In February 2016, Tripwire first unveiled the results of its 2016 Breach Detection Survey. The study polled the comments of 763 security information security personnel about their organizations’ efficacy of implementing seven key security controls: PCI DSS, SOX, NERC CIP, MAS TRM, NIST 800-53 and IRS 1075. Those controls are essential to helping an organization detect a digital attack in a timely manner.
Tripwire has learned many things from its survey, but if one lesson stands out, it’s that most IT professionals are overconfident about their ability to detect a security incident.
For instance, Dimensional Research, which acted on behalf of Tripwire in conducting the survey, found that at least 60 percent of respondents were unsure how long it would take for their organization’s automated tools and vulnerability scanning systems to pick up on an unauthorized configuration change or generate an alert. But when asked how long they thought those processes would take, an even greater percentage of participants said minutes or hours.
Those responses in no way cohere with Verizon’s 2015 Data Breach Investigations Report, which found breach detection on average takes several months.
To understand the extent to which overconfidence permeates the security industry, Tripwire broke down its survey by sector and analyzed the responses. It observed an equal, if not higher rate, of overconfidence among IT professionals working in the financial, federal government and energy industries.
After separating out the responses of 100 personnel in the retail industry, Tripwire can now say breach detection overconfidence is an overarching force in the security community.
“There’s Still a Lot of Room for Improvement”
Although bad actors continue to target retailers, IT professionals working in that sector are overconfident about their organization’s ability to quickly detect and respond to a breach. What it comes down to is a discrepancy in belief versus knowledge.
Here are some statistics to illustrate that point:
- 79 percent of infosec personnel think they could detect configuration changes to their organization’s endpoint devices within a matter of hours, but approximately half (49 percent) don’t know how long that process actually takes.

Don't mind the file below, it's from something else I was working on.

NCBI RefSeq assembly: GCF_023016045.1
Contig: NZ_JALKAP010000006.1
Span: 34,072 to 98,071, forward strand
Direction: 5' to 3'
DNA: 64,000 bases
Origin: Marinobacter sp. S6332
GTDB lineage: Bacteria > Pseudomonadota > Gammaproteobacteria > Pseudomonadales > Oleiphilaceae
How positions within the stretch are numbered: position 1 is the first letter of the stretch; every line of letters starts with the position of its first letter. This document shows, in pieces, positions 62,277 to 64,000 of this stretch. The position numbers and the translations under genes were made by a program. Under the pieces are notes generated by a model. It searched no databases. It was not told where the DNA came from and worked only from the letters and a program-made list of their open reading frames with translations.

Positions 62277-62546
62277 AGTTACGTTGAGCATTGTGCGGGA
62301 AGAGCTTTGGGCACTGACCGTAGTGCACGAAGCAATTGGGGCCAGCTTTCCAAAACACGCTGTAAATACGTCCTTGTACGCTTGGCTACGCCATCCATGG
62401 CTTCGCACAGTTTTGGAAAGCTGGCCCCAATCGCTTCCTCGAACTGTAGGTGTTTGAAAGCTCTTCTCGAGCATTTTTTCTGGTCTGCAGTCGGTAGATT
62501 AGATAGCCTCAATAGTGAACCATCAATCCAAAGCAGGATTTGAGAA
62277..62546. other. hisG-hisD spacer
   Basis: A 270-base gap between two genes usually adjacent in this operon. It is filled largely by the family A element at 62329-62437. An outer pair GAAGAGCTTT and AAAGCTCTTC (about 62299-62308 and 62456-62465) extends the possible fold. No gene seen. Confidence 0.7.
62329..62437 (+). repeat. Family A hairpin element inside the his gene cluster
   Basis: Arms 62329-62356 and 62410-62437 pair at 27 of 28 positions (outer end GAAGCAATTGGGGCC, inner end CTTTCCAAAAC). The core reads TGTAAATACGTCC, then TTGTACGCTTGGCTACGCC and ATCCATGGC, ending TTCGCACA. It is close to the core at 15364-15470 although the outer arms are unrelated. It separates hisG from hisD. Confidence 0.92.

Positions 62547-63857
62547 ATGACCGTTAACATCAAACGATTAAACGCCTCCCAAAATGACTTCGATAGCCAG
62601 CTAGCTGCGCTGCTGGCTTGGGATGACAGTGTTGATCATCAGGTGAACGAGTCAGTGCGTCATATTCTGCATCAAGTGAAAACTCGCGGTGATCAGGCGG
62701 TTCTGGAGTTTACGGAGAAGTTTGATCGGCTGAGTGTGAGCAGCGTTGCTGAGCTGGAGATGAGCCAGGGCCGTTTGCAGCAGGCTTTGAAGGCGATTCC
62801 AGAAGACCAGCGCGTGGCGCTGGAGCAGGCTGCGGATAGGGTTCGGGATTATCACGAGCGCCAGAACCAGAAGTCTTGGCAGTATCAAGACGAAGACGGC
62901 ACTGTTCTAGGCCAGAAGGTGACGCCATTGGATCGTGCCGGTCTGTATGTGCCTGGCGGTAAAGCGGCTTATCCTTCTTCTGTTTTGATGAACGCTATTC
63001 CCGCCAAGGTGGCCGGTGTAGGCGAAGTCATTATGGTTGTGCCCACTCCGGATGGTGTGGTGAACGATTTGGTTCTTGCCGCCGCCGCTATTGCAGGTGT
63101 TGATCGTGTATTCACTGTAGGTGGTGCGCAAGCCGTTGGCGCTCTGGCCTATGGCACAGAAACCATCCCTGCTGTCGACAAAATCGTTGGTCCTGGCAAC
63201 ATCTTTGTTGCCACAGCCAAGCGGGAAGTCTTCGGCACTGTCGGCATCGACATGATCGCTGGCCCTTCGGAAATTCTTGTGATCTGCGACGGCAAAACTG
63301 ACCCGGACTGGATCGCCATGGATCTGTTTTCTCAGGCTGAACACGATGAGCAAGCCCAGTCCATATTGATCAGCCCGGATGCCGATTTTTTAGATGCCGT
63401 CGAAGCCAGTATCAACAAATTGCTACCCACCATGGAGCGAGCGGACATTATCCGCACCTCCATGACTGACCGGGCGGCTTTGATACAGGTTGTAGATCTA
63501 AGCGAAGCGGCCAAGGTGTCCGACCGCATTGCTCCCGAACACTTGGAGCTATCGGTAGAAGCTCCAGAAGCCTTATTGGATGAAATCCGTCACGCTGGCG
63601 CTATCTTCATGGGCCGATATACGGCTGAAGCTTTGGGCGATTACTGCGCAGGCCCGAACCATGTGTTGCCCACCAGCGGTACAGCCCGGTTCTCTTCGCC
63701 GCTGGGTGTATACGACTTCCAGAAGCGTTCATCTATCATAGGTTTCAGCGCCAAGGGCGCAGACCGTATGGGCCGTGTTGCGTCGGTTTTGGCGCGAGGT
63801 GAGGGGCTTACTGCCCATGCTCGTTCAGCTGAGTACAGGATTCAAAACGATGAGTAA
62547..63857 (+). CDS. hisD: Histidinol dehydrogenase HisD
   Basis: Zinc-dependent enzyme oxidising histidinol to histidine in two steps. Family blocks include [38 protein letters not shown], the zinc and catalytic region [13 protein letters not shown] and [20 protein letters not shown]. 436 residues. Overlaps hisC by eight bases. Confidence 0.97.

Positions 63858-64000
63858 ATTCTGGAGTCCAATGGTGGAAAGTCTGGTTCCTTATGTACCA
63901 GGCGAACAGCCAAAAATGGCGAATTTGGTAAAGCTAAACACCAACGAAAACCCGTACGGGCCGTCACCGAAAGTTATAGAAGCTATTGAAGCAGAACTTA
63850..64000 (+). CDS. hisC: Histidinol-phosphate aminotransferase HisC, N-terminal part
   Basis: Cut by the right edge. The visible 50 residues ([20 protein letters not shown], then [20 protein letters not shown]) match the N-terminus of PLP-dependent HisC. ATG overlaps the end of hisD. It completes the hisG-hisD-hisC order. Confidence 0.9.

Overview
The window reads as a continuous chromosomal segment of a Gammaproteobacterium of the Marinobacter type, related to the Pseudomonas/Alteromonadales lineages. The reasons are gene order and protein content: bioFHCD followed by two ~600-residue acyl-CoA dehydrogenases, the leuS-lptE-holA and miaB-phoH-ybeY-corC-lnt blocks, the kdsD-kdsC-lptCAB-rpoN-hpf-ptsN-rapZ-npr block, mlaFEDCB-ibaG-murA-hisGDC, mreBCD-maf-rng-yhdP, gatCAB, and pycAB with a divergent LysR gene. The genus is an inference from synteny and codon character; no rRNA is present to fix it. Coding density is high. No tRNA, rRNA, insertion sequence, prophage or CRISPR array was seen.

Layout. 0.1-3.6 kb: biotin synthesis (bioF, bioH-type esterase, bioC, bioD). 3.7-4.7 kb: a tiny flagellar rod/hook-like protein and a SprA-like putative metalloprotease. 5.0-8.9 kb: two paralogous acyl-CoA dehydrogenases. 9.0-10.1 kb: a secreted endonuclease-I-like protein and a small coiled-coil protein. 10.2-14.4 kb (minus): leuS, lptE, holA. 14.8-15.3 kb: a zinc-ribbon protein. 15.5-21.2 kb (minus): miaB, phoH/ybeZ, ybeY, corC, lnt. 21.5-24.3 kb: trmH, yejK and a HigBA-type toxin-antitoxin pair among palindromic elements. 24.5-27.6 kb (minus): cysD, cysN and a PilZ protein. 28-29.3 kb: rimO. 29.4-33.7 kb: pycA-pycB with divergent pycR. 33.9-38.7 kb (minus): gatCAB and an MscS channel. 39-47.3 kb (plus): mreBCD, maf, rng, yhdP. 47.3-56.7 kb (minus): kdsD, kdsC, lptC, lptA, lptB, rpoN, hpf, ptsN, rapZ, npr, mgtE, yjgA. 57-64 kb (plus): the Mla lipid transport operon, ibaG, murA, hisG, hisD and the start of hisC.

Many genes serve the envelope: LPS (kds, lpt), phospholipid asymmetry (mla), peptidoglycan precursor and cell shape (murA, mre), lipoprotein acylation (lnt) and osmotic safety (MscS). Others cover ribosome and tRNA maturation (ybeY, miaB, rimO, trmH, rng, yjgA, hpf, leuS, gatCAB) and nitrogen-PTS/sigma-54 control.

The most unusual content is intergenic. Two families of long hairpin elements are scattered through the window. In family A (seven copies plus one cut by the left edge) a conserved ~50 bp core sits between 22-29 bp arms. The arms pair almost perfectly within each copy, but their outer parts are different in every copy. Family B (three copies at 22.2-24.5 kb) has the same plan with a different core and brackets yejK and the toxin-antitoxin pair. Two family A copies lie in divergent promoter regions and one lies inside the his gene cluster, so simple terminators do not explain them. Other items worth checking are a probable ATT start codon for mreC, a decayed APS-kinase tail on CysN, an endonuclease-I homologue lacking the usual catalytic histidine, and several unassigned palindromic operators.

- A majority of IT professionals said they’re unsure how long it would take for their vulnerability scanning systems to generate an alert after detecting unauthorized devices on their organization’s network. In reality, more than four-fifths (81 percent) of IT professionals still believe that process would take only hours.
- In just a few hours, nearly all (89 percent) of respondents think they could remove an unauthorized device from their organization’s network, though just about half (49 percent) don’t know if they actually could in that short amount of time.
Tim Erlin, senior director of IT security and risk strategy at Tripwire, feels that those perceptions illustrate how organizations still have work to do to improve their breach detection capabilities:
“The increased scrutiny of retail cyber security in the wake of major breaches has forced organizations to focus on securing their environments, yet these survey results show that there’s still a lot of room for improvement.”
Perception isn’t the sole source of the problem, either.
Dimensional Research found that about half (36 percent) of respondents said fewer than 80 percent of patches succeed in a typical patch cycle. Additionally, about that same percentage of respondents (38 percent) stated detected vulnerabilities are not fixed within the first 30 days.
Given those security oversights identified in Tripwire’s survey, Erlin recommends that organizations in the retail sector emphasize security controls at the workplace:
“Retailers are well aware of the risks involved and need to remain focused on implementing strong controls to limit malicious access to their environments.”
For insight into how retailers can defend against some of the most pressing security challenges, please read The State of Security’s coverage of the 2016 Retail Cyber Intelligence Summit.